Our song is has its own

Warwickshire Telegraph - - MUSIC -

You re­leased an al­bum af­ter 18 years – and many peo­ple are say­ing it’s the best record you’ve done. Would you agree with that?

It’s the one I’m most happy with, yeah I’m proud of it. We re­ally tried to make the best record we could. Is it the best record we’ve done? I don’t know, I haven’t re­ally lis­tened to the first 4 to be hon­est (laugh­ing),

It’s def­i­nitely been get­ting the best re­views and the best re­ac­tion. Yeah, a lot of peo­ple have got­ten very ex­cited about it, which is wicked.

It’s the first record you did with Jesse Wood (gui­tar). What do you feel he brought to the record?

Def­i­nitely his writ­ing. Jesse’s brought a whole new bunch of en­ergy to the band. When you’ve been play­ing with peo­ple for a long time, you fall into the roles of how you should be, like maybe with your mum and dad. You act a cer­tain way. But when one guy leaves and an­other guy joins, it’s new blood. You can re­mould your­self, you can be dif­fer­ent.

So, yeah, he’s brought in a new dy­namic, and a new en­ergy, which is fan­tas­tic. Chang­ing the blood has made all the dif­fer­ence with re­gard to writ­ing. It just means you can start again re­ally, so yeah, it’s ex­cit­ing and Jesse has been bril­liant.

On the al­bum, you teamed up with Sh­eryl Crow for the track My Sweet Love. How did that come about?

It was (pro­ducer) Ge­orge Drak­ou­lias’s idea to have her on the al­bum. He sug­gested that maybe the song that was good for a duet. Ge­orge is usu­ally right, so I said, “Yup! No prob­lem”. He said, “I’m go­ing to make a phone call”, and he rung Sh­eryl Crow, like only Ge­orge can, and she said yeah.

So Ge­orge sent her the song, she loved it, and sung it within two weeks. I was in my house in Som­er­set by then, Ge­orge was in New York and Sh­eryl was in Nash­ville, so we were all on Skype or what­ever. Yeah, she nailed it. Her voice sounds beau­ti­ful, it gives me shiv­ers. She’s su­per tal­ented.

Do you think maybe one day you’ll team up to per­form it to­gether live?

Yeah, that would be fun, wouldn’t it? We’ve got to be in the same part of the world at the same time that’s the thing! She came to the UK re­cently but we were in Ja­pan or some­where. Maybe one day!

Ear­lier this year, you took part in the Brit Rock Must Be De­stroyed Tour with The Wild­hearts and Ter­rorvi­sion. Were they all your mates back in the day as well? Was it a kind of re­union?

No, they weren’t re­ally, not that they were my en­e­mies ei­ther. I mean, it was quite com­bat­ive back then, it was pretty glad­i­a­to­rial. Bands sort of glared at each other quite of­ten, all that stuff. I was never mates with them and to be hon­est, I didn’t re­ally know a huge amount about their mu­sic ei­ther.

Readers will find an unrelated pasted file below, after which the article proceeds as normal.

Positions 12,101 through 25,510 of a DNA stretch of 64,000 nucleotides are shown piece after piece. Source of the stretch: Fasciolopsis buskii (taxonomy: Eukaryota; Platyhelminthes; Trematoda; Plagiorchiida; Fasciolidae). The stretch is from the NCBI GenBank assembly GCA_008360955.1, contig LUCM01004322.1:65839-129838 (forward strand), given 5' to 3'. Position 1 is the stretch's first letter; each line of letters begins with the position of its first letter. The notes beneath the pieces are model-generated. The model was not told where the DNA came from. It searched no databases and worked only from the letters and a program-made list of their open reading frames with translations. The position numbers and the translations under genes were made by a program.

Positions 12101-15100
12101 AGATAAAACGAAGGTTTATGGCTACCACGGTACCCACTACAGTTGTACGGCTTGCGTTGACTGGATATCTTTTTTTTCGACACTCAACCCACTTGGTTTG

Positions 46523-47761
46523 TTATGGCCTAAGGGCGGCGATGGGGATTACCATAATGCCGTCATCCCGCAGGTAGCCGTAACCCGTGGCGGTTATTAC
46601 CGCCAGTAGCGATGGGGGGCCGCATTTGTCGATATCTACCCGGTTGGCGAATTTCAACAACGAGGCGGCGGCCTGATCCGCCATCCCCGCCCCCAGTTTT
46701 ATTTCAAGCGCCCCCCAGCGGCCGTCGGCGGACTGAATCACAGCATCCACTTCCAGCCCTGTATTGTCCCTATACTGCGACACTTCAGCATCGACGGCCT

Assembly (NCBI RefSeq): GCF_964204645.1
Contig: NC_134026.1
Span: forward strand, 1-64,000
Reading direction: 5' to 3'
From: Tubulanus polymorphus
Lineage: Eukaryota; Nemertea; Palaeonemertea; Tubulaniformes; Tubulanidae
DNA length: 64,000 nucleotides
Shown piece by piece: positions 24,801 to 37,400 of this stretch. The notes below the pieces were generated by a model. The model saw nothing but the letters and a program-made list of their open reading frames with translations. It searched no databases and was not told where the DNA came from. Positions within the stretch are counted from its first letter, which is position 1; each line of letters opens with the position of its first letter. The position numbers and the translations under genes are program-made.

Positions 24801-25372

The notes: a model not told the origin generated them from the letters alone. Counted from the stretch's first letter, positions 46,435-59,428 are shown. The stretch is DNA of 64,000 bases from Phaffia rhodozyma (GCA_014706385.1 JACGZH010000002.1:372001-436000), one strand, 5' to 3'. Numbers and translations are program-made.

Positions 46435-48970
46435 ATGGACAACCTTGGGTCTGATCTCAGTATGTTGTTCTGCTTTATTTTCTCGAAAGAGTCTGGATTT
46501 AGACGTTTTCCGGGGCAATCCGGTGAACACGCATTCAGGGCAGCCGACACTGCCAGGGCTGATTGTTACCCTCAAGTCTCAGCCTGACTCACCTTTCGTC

The idea of the tour came up, we said, “yep, that sounds fun”, and I’ll tell you what, we had the best time. The shows were big and sold out, and the crowd were ex­cited. Some nights there were more peo­ple there to see Reef, and some nights there were peo­ple that maybe wanted to see Ter­rorvi­sion or Wild­hearts more, and that was cool, it kind of kept it edgy and ex­cit­ing.

We need to talk about the legacy of Place Your Hands.

How do you feel about the song look­ing back and the fact that it still gets played and ap­pre­ci­ated ev­ery­where to­day?

I’m stoked! I’m re­ally happy with it. You know it’s got its own Twit­ter page, right? You can go on there, @ placey­ourhands, and see how many it’s sold each week. Yeah, it’s crazy that the song still sells roughly 1,000 records a week. It goes all over the world.

That’s good, be­cause some bands grow to hate their mopst pop­u­lar songs. You’re not one of those then?

Not at all, not at all. No, gen­uinely, I love it. I don’t even un­der­stand that. I guess if you weren’t happy with what you’ve done and it be­came re­ally suc­cess­ful then that could maybe be a bit of a grind, but so what? It makes other peo­ple happy, and it puts a few quid in your pocket. Maybe some peo­ple are bit more up­tight about all that sort of stuff, but for me, I love lis­ten­ing to it. Not many weeks go by where I don’t get a story, ei­ther through the in­ter­net or in the pub or bump­ing into some­one, “Oh, I was in Ade­laide and I heard Place Your Hands at this bar at 3am, and the whole place went up” or “I was in Abu Dhabi in a restau­rant and it come on”. It’s wicked! It’s the way it con­nects to peo­ple, man.

You grew up in Glas­ton­bury, and you’re com­ing to play Frome on the tour. Will that feel like a home­com­ing gig for you? Have you played Frome be­fore?

Yeah, we’ve played it a cou­ple of times be­fore. We’ve had some re­ally good nights, it’s a re­ally cool room ac­tu­ally. We’ve had some re­ally sweaty nights there. You know, legs in the air and beer on the ceil­ing, and big smiles. Yeah, I’m look­ing for­ward to it.

Rock band Reef have re­turned with their first al­bum in 18 years, Rev­e­la­tion. Fri­day Live caught up front­man Gary Stringer

You made this al­bum af­ter 18 years. It’s not go­ing to be an­other 18 years be­fore you re­lease an­other one, surely?

I would hope not! We took about seven years off for a start.

Is the plan to keep go­ing? Yeah, I think so! I’m re­ally en­joy­ing my­self at the mo­ment. Re­ally ex­cited by the mu­sic and it’s re­ally, re­ally cool.

Reef

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